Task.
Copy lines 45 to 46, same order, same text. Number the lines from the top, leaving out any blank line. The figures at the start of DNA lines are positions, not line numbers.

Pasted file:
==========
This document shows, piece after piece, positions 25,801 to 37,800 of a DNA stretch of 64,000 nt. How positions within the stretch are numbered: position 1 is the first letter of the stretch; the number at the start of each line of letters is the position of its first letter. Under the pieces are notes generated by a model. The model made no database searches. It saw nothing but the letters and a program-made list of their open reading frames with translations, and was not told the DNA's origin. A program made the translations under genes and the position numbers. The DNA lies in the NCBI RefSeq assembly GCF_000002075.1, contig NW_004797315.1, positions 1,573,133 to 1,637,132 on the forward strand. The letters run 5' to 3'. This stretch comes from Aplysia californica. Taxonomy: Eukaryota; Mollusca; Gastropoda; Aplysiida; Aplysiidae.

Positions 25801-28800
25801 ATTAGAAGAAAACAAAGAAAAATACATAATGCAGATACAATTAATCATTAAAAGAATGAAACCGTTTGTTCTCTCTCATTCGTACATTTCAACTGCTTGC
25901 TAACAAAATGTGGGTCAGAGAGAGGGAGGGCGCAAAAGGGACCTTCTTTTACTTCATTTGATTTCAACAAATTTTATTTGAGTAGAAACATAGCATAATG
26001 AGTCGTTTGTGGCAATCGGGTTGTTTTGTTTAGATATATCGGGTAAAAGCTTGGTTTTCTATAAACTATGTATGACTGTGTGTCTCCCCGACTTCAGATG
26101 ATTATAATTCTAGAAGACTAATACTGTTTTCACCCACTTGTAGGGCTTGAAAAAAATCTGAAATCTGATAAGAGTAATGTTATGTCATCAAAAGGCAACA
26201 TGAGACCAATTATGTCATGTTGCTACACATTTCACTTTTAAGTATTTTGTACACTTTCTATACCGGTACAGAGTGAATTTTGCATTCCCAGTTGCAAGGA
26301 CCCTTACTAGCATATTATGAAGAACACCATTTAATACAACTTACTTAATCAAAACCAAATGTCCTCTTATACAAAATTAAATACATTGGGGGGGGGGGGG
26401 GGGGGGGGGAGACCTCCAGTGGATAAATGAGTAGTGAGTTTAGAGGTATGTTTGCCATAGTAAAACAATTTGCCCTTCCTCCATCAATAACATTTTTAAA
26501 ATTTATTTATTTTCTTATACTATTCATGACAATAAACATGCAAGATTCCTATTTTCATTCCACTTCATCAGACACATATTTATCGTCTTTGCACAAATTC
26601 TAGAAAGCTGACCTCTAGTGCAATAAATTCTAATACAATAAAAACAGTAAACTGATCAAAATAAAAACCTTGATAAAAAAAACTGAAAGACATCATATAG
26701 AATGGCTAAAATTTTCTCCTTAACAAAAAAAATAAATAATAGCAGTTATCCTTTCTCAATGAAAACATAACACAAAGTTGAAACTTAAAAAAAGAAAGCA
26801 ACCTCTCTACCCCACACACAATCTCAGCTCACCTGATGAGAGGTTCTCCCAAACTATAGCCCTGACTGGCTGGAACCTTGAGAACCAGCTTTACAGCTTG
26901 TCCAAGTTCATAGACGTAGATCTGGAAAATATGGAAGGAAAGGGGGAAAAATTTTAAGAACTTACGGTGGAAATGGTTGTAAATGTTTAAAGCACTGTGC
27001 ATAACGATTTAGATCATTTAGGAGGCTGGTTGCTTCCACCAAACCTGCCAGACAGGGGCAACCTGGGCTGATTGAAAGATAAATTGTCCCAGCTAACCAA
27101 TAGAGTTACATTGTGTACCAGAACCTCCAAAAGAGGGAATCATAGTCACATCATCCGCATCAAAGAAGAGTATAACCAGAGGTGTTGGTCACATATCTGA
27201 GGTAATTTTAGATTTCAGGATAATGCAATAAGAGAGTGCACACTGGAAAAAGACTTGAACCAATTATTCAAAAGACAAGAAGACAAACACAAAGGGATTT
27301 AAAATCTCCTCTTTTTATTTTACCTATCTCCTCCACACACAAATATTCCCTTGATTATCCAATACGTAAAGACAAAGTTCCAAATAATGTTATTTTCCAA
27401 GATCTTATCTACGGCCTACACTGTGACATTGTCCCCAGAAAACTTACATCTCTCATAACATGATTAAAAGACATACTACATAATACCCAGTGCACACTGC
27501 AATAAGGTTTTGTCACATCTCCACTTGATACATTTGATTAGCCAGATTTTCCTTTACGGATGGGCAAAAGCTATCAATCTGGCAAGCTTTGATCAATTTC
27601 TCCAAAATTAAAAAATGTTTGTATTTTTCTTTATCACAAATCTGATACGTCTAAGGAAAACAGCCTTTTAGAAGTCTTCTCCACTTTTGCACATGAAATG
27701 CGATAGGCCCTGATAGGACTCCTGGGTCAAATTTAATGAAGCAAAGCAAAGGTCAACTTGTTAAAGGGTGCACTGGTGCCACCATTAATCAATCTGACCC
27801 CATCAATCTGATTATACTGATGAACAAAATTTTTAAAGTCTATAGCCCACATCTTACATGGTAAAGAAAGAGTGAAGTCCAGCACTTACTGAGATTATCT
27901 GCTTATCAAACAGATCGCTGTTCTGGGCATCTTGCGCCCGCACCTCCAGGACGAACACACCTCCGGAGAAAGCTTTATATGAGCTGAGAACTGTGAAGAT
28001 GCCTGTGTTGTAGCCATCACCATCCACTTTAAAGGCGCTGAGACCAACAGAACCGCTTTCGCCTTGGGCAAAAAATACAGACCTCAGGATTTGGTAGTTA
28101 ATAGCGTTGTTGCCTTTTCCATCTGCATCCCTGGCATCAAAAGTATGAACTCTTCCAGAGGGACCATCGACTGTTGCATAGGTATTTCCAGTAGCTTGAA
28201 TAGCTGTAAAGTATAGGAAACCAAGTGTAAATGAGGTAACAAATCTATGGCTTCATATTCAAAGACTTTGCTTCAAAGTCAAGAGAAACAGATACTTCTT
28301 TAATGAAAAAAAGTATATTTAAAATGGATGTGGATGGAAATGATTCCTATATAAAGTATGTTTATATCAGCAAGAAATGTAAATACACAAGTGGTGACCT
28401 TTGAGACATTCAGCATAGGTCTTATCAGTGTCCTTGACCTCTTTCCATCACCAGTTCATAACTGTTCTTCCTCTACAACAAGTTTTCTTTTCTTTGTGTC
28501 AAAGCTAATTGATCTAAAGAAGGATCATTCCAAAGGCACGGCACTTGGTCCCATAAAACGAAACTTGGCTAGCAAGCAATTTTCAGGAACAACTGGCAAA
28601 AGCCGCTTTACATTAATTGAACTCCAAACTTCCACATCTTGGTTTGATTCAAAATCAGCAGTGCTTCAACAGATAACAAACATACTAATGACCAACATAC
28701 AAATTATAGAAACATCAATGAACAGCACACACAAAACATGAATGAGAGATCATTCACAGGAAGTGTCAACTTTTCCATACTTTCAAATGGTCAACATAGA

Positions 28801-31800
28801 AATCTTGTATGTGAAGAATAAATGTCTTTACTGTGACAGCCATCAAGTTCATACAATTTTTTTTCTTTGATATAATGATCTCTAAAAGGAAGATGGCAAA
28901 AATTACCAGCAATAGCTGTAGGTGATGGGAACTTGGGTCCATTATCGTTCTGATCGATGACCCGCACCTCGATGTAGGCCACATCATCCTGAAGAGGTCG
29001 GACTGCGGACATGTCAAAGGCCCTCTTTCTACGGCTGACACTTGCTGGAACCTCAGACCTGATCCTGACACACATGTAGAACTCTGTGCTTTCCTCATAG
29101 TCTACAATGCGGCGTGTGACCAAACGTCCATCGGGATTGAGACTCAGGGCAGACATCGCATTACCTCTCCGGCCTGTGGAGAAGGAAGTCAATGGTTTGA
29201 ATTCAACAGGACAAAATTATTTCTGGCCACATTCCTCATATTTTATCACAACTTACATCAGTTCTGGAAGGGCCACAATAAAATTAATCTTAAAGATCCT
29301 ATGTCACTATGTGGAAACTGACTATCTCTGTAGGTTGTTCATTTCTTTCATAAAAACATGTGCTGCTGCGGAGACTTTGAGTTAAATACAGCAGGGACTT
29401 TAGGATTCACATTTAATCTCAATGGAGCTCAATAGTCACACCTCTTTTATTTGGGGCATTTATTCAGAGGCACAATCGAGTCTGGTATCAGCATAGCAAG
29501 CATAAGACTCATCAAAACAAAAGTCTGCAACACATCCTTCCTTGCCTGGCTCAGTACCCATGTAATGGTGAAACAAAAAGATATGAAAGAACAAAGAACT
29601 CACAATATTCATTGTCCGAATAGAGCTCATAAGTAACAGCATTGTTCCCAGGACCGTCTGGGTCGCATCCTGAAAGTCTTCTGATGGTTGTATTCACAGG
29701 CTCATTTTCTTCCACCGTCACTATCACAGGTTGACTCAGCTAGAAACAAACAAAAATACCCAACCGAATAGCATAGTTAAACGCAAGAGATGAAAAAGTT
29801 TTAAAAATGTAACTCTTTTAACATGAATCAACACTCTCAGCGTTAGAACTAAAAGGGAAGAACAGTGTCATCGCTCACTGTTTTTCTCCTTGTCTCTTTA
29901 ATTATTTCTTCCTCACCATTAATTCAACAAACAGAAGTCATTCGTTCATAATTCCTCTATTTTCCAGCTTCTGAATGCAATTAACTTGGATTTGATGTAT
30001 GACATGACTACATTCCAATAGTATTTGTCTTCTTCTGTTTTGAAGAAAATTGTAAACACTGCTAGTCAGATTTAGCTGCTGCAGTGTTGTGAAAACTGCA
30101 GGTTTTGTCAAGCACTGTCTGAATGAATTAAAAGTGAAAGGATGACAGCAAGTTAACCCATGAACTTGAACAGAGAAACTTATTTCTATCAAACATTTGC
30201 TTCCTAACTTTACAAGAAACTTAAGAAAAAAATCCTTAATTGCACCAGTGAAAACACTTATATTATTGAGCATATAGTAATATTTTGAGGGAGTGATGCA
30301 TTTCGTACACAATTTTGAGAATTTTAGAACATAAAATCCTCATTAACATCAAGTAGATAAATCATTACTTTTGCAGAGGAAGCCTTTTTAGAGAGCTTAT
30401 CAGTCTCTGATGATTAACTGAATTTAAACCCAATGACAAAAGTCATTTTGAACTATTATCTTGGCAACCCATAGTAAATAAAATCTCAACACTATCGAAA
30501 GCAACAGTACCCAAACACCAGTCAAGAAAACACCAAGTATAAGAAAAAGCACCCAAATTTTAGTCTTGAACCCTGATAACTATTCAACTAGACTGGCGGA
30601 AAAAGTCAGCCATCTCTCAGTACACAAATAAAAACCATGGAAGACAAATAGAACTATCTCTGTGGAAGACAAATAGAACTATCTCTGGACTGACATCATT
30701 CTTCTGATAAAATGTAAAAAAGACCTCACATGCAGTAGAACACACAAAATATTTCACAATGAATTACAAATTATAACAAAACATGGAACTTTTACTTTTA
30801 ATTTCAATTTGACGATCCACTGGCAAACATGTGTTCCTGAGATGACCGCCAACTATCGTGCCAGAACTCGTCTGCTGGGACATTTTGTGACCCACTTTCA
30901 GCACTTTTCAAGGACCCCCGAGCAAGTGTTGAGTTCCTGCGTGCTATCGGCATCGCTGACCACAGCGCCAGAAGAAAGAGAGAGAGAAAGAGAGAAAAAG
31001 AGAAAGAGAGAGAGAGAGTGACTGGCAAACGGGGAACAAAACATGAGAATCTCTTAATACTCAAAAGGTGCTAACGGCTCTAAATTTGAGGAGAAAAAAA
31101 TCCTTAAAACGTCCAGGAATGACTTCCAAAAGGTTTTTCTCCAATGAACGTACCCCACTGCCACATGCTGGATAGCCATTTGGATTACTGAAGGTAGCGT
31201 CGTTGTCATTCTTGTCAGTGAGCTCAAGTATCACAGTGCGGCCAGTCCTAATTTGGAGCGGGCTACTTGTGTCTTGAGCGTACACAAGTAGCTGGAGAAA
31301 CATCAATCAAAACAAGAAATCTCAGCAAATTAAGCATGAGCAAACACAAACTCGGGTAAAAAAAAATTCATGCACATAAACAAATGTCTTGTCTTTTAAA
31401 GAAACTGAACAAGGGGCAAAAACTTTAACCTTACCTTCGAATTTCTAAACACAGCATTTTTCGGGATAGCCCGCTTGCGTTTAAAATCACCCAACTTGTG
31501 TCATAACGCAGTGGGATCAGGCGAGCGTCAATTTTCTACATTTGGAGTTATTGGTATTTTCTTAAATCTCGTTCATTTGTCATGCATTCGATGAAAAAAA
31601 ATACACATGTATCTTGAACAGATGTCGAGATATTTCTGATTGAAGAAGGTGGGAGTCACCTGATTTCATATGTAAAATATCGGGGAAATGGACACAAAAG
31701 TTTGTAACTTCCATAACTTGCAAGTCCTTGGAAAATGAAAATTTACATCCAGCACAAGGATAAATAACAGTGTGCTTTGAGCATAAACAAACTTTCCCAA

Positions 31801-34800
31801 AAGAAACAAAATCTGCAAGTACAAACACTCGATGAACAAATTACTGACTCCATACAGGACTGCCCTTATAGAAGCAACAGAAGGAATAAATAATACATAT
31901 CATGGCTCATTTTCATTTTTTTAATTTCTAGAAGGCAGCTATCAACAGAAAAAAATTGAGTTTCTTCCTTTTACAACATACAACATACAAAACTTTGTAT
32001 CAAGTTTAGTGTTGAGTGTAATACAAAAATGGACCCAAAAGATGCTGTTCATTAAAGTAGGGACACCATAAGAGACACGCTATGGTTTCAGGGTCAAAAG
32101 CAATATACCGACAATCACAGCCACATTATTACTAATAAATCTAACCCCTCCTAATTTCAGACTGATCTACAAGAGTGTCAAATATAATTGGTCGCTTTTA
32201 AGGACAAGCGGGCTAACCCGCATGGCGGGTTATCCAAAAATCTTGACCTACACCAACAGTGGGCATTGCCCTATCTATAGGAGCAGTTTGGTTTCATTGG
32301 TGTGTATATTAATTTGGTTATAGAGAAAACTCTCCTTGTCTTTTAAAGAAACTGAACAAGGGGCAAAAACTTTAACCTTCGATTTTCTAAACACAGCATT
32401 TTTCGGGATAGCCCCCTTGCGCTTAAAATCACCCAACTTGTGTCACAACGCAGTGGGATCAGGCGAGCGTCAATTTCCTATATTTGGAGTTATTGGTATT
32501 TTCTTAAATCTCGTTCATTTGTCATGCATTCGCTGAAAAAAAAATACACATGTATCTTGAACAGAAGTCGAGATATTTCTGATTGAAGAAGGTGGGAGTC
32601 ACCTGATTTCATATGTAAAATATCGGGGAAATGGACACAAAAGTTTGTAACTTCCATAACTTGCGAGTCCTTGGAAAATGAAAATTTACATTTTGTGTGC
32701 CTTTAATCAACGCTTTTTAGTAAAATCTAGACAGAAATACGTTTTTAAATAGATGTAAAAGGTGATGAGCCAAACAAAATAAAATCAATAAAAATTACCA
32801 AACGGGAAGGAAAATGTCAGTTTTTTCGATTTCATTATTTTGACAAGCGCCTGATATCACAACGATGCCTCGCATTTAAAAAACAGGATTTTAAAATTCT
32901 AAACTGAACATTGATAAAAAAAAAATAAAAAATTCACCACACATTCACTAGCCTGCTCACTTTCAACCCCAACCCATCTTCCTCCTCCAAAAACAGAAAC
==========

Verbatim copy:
29901 ATTATTTCTTCCTCACCATTAATTCAACAAACAGAAGTCATTCGTTCATAATTCCTCTATTTTCCAGCTTCTGAATGCAATTAACTTGGATTTGATGTAT
30001 GACATGACTACATTCCAATAGTATTTGTCTTCTTCTGTTTTGAAGAAAATTGTAAACACTGCTAGTCAGATTTAGCTGCTGCAGTGTTGTGAAAACTGCA